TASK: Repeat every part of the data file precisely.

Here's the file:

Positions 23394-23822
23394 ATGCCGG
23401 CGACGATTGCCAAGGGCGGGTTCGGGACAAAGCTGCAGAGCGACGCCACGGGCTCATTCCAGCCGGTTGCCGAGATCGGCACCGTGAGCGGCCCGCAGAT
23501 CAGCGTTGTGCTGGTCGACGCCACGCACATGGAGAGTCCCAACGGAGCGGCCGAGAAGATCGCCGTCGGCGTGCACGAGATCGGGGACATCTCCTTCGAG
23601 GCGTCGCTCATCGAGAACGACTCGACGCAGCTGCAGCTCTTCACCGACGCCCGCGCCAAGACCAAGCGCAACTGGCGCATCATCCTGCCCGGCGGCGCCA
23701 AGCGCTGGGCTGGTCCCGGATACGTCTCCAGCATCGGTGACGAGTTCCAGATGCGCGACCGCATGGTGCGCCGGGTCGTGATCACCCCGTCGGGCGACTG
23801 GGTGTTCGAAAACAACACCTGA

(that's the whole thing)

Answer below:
Positions 23394-23822
23394 ATGCCGG
23401 CGACGATTGCCAAGGGCGGGTTCGGGACAAAGCTGCAGAGCGACGCCACGGGCTCATTCCAGCCGGTTGCCGAGATCGGCACCGTGAGCGGCCCGCAGAT
23501 CAGCGTTGTGCTGGTCGACGCCACGCACATGGAGAGTCCCAACGGAGCGGCCGAGAAGATCGCCGTCGGCGTGCACGAGATCGGGGACATCTCCTTCGAG
23601 GCGTCGCTCATCGAGAACGACTCGACGCAGCTGCAGCTCTTCACCGACGCCCGCGCCAAGACCAAGCGCAACTGGCGCATCATCCTGCCCGGCGGCGCCA
23701 AGCGCTGGGCTGGTCCCGGATACGTCTCCAGCATCGGTGACGAGTTCCAGATGCGCGACCGCATGGTGCGCCGGGTCGTGATCACCCCGTCGGGCGACTG
23801 GGTGTTCGAAAACAACACCTGA